Thursday, April 4, 2013
Release Date: April 1, 2013
From the fantastic author of The Lonely Hearts Club and Prom & Prejudice comes a story of all the drama and comedy of four friends who grow into themselves at a performing arts high school.
Emme, Sophie, Ethan, and Carter are seniors at a performing arts school, getting ready for their Senior Showcase recital, where the pressure is on to appeal to colleges, dance academies, and professionals in show business. For Sophie, a singer, it's been great to be friends with Emme, who composes songs for her, and to date Carter, soap opera heartthrob who gets plenty of press coverage. Emme and Ethan have been in a band together through all four years of school, but wonder if they could be more than just friends and bandmates. Carter has been acting since he was a baby, and isn't sure how to admit that he'd rather paint than perform. The Senior Showcase is going to make or break each of the four, in a funny, touching, spectacular finale that only Elizabeth Eulberg could perform.(courtesy of Goodreads)
Elizabeth Eulberg is one of my favorite contemporary YA authors. I fell in love with her when I read Prom and Prejudice. Her third book, Take A Bow is just as wonderful! (although I have a soft spot in my heart for Prom and Prejudice).
Take A Bow is ostensibly a book about senior year at an uber-competitive performing arts school. But really, it's a character study of four friends and classmates. Writing a book from four points of view is always a dicey method for an author. The risk of confusion is high. But Ethan, Emme, Carter, and Sophie are such distinctive personalities that I never had trouble telling them apart. The characters come to life in such a way that I was cheering and jeering alongside each of them.
Sophie is the most difficult character to like. She's the type of girl you hate - the one who gleefully steps on people's backs with her pointy stilettos to get what she wants. She treats her long-suffering best friend terribly and is only after her boyfriend for the fame. At the same time, I did feel sorry for her - she went from being the big fish to one of many big fish and couldn't deal with it. I also admired her endless determination. She is probably the most one dimensional character, yet I think everyone knows someone like her.
Emme is Sophie's much maligned best friend. She wastes all her talents on writing songs for Sophie and gets none of the credit. I spent much of the book wanting to slap her. She is so sweet and naive that it made me sick. Even a five year old could recognize that Sophie was using her, yet Emme strolled through life with blinders on. But it's hard to remain angry at such a genuine girl. Take A Bow could also be called "Emme Grows A Back-Bone". Emme was lucky to have a group of real friends who helped her emerge from her thick Sophie shell and realize her own talents.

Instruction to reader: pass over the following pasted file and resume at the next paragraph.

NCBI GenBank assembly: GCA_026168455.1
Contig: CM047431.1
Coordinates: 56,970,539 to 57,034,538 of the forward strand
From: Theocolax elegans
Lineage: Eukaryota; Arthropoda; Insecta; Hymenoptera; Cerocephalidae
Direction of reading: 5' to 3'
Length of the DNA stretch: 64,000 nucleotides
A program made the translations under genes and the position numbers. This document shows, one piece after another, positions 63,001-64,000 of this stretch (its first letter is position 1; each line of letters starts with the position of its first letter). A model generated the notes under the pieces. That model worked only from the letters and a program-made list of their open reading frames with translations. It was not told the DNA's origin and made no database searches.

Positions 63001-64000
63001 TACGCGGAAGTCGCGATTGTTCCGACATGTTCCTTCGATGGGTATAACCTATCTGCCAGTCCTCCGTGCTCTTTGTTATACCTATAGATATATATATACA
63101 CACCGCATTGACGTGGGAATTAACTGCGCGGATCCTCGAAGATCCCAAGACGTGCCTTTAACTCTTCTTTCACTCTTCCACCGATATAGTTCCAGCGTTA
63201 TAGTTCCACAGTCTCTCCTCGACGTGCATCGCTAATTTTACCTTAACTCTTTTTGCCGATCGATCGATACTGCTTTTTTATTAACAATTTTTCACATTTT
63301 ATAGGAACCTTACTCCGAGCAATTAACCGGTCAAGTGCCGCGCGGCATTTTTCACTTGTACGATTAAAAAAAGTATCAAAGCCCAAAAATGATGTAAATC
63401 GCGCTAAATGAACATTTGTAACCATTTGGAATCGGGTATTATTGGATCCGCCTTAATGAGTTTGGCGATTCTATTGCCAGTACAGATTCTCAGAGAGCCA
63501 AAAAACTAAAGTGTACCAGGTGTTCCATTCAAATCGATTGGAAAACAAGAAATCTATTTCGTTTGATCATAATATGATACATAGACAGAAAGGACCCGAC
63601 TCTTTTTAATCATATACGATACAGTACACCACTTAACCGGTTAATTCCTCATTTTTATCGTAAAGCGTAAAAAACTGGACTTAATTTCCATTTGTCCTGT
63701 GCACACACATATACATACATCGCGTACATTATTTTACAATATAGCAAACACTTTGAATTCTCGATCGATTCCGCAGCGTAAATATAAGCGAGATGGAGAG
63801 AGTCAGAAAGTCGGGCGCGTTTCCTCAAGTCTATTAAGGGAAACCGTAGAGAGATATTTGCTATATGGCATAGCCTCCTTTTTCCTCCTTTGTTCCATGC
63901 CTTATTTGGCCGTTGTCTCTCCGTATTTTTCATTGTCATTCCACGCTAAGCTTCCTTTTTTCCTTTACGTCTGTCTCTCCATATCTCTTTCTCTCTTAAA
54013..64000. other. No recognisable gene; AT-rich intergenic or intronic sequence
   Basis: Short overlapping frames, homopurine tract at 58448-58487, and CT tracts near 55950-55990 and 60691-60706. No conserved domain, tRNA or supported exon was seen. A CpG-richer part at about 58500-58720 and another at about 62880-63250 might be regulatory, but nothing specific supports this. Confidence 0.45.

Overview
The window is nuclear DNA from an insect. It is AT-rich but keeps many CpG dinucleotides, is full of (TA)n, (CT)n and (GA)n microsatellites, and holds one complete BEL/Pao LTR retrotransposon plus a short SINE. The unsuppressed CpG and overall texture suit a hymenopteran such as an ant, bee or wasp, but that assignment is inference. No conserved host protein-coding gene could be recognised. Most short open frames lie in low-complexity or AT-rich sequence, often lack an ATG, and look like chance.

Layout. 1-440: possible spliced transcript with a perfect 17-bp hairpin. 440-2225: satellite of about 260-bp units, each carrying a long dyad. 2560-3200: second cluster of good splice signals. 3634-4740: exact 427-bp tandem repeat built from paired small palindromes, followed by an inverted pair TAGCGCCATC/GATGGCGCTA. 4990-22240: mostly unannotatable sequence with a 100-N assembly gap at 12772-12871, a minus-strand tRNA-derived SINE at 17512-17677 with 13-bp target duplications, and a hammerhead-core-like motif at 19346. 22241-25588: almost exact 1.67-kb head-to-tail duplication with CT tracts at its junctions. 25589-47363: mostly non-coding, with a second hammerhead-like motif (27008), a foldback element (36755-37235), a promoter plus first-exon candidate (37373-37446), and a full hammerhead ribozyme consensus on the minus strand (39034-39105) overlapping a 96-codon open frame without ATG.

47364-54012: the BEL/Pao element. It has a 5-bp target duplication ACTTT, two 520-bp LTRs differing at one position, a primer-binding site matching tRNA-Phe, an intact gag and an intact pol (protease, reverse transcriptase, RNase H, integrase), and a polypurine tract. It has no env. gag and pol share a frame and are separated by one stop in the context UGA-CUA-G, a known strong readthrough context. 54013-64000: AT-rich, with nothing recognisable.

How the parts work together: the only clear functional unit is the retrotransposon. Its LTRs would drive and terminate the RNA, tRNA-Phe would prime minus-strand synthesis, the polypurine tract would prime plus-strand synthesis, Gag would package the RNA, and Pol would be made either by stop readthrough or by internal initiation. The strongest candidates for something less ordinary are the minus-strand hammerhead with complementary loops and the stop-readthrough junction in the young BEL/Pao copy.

Ethan is a damaged but lovable song-writer. Very emo. He's amazingly talented, but his own demons get in the way of his success. I wanted to hug him throughout most of the book. He drinks too much and cheats on his girlfriend endlessly, but he is a kind, quiet, haunted personality. He desperately needed help. Despite being a train wreck, I wanted Ethan to succeed and find happiness at everything. Ethan is the male version of Emme - trapped by his low self-esteem.
Carter was probably my favorite. He's a child star of a long running soap opera who got into CPA by virtue of his name alone. He gets all the best roles despite having less talent than his classmates. What makes me love Carter, is that he recognizes this and hates it. He wants something more out of life than being a child actor. He could be a stuck up snob, but Carter was funny, sardonic, self-deprecating, and kind. I loved watching him find his own way through the novel. I especially loved that his sections of the novel were written in screen-play form. It made his character stand out.
I highly recommend Take A Bow. It's a fun, easy read about a life that few of us will ever experience. Elizabeth Eulberg does such a wonderful job at creating four different characters suffering from realistic pressures that I felt like I was experiencing the CPA world for real alongside Emma, Carter, Ethan, and Sophie. I can't wait to read what Elizabeth writes next!
Posted by Alison Can Read at 12:00 AM